So does Muthuball have any benefit when applied to baseball? It isn't clear yet, because it is a new method so there isn't enough data, but it appears to be promising. The software actually could be used for any a number of analyses within a variety of contexts.
Angie Picardo is a staff writer for NerdWallet, a website dedicated to helping baseball fans find the best credit cards

Thursday, October 4, 2012

AL Wild-Card Round Preview

   At 8:37 pm (EST, approximately) on Friday, the Texas Rangers will host the Baltimore Orioles in one of the most surprising match-ups possible in the Wild Card round of the playoffs. One game-- a Game 163, if you will. One chance to survive and play the Yankees. One winner, but with two vastly different stories from two vastly different teams. How did they get there? Who will win? After the jump, I will examine each team and boldly predict a winner.

Saturday, September 29, 2012

Craig Kimbrel's On His Way To The Record Books

Unless you've been living under a rock this past season you know that Atlanta Braves reliever, Craig Kimbrel, is having a fantastic year. He's striking out batters at an astronomical rate, and has been literally unhittable. Many sabermetric fans and traditionalists seem to agree that this is the best season by a reliever, but I want to see just how good he's been. After the jump we'll take a look.

Tuesday, September 25, 2012

Ike Davis' Strange Season

Going into spring training, Ike Davis was hoping to show that he was healthy, and show that his 2010 rookie season was not a fluke. Unfortunately at the beginning of spring training Davis contracted Valley Fever, and ever since then he has had an extremely strange season. He's showing even more power than he did in 2010, but that's about it. In fact his season is so strange that it's only happened ten times since 1920, and one player has done it twice.<

Wednesday, September 19, 2012

The Mark of Consistency and High Society

Growing up as a Sox fan I’ve had the pleasure of watching the career of Mark Buehrle first & foremost throughout my life. It was a pure joy and entertainment to say the least, there’s something special about rooting for a guy that continually finds ways to defy the odds of the “experts”. When Buehrle took the mound you knew he would give the Sox a good chance to win a game and as an added bonus more times than not would give the bullpen some rest. Buehrle was more than a typical innings-eater; he was a great pitcher (still is!), much of which gets overshadowed.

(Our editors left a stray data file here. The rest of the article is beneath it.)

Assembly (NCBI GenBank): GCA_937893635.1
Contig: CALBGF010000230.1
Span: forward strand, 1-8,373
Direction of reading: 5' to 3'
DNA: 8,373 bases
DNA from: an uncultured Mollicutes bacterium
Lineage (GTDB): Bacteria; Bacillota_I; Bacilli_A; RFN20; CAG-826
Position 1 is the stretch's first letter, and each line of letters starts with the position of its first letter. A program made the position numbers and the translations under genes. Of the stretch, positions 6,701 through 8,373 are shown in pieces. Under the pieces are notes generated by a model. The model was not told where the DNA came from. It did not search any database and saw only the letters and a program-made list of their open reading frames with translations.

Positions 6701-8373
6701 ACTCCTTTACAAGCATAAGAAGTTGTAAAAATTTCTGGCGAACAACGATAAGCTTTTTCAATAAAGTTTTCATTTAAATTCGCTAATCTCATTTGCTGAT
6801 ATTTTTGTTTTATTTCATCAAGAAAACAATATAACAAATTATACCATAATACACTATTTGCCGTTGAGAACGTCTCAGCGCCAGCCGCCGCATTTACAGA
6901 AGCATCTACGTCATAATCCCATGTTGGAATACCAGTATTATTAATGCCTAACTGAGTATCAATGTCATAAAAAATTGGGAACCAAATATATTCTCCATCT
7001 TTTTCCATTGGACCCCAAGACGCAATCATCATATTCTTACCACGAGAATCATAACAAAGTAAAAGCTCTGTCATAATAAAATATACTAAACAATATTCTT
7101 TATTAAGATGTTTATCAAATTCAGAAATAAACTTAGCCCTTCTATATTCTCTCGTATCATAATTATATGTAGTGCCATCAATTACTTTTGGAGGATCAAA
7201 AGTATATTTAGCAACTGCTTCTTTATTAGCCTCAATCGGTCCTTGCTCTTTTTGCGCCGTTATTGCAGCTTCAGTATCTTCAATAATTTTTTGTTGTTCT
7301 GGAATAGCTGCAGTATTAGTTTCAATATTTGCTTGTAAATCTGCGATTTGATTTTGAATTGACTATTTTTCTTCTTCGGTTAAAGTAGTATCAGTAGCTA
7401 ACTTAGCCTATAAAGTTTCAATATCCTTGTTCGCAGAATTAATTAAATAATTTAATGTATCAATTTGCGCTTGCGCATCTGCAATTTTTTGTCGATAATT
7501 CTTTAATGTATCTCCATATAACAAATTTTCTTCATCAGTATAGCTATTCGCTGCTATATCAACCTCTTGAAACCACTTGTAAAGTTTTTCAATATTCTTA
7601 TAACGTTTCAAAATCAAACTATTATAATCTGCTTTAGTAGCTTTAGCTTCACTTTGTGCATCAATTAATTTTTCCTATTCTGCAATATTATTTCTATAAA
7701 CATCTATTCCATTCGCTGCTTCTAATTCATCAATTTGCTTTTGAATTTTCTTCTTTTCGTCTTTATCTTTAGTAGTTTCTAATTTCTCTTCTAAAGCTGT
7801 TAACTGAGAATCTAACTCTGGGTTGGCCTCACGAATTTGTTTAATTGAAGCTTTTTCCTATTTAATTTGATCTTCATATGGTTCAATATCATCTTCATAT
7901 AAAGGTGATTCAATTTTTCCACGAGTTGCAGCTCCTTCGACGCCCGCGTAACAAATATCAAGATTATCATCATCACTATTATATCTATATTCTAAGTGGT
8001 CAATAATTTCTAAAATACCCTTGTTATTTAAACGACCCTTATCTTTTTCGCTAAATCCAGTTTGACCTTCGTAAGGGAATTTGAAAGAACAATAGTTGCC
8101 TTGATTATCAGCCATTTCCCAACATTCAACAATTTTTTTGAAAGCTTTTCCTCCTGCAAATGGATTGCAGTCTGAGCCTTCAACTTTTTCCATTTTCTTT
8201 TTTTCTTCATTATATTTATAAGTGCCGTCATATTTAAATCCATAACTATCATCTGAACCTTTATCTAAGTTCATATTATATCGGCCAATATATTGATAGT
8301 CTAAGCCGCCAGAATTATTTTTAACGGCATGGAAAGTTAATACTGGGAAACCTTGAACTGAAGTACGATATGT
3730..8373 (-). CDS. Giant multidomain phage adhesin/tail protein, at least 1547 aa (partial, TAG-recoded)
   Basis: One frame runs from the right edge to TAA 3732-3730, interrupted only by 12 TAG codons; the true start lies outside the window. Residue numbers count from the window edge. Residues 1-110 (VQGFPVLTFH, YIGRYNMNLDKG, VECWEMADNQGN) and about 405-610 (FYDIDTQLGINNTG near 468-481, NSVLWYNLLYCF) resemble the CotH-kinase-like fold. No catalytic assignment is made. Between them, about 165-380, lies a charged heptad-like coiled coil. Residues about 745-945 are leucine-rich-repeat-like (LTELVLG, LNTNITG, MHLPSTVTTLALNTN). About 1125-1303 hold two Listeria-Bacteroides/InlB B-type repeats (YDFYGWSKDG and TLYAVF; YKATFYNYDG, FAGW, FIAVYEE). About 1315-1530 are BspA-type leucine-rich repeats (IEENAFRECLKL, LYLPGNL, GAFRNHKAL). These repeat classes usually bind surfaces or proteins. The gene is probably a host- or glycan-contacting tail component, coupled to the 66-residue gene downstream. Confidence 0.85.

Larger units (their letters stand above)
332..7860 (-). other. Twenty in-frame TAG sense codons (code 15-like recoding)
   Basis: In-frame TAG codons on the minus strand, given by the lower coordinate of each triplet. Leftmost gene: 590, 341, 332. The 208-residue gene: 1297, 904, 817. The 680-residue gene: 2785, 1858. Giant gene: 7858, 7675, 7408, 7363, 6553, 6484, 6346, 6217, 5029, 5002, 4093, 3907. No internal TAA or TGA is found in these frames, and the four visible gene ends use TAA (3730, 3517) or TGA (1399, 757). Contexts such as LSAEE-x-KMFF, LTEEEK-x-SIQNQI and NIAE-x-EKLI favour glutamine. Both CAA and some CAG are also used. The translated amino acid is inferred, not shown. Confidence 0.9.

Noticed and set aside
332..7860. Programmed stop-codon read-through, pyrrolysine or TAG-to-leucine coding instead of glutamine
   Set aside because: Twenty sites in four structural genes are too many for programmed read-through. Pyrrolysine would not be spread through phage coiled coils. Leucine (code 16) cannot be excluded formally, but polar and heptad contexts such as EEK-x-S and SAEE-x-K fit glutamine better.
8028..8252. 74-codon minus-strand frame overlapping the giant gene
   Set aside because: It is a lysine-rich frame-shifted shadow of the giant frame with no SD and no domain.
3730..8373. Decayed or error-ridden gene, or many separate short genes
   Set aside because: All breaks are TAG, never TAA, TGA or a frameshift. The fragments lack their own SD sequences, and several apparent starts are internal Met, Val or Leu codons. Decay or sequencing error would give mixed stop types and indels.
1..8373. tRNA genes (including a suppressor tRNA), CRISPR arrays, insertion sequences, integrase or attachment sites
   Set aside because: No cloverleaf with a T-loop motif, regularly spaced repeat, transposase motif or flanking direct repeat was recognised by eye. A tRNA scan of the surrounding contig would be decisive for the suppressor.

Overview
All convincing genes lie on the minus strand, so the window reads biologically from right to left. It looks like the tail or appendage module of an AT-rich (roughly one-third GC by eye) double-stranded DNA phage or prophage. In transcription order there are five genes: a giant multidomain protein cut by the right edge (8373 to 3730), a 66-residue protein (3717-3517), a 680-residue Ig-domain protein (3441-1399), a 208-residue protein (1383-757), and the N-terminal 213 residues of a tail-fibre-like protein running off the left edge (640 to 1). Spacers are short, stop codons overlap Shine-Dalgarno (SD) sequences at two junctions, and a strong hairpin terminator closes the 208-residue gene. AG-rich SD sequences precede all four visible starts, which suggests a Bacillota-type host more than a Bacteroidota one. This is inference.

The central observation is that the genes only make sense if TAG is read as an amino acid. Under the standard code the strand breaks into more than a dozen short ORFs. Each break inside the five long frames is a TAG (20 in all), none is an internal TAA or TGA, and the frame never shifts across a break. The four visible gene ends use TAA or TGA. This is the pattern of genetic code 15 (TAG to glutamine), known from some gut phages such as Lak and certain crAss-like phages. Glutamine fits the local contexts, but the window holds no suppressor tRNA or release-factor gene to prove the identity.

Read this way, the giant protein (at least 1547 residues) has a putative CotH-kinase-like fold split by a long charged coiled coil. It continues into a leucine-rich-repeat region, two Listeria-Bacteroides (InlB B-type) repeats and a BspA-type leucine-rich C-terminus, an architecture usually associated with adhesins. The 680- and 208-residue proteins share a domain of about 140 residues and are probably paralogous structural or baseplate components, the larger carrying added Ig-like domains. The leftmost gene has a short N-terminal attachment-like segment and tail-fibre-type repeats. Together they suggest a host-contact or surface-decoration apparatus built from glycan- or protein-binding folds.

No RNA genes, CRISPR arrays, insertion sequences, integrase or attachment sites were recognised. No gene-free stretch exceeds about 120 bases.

Thursday, September 6, 2012

Fantasy Friday: Playoff Push

   If you have been keeping up with your team all season, now is probably the time you are reaping the rewards. With only a few weeks to go, many of us are experiencing the "YES! LOCKED UP THE DIVISION TITLE, JERKS!" feeling. If you are one of those select people, continue to read as I discuss players you should be looking at as the playoffs start. If you are stupid, lazy, or a Communist (I am assuming the correlation of Communism and the fall of the Soviet Union applies to fantasy baseball) and your team is out, then go ahead and skip this post and go play some fantasy football. "Community" reference, ftw!

Friday, August 31, 2012

Fantasy Friday: Reachable Stars

    The goal of this week is to discuss several players that are having solid seasons but surprisingly not owned in as many leagues as one would think. This obviously does not mean these players will be available in your specific league, but it does show that a lot of owners are undervaluing these players. Even if they aren't on the waiver wire, consider trading cheap and getting the better end of the deal. The percent owned will be using Yahoo! Leagues stats. After the jump, a collection of solid, yet less-than-reasonably appreciated players.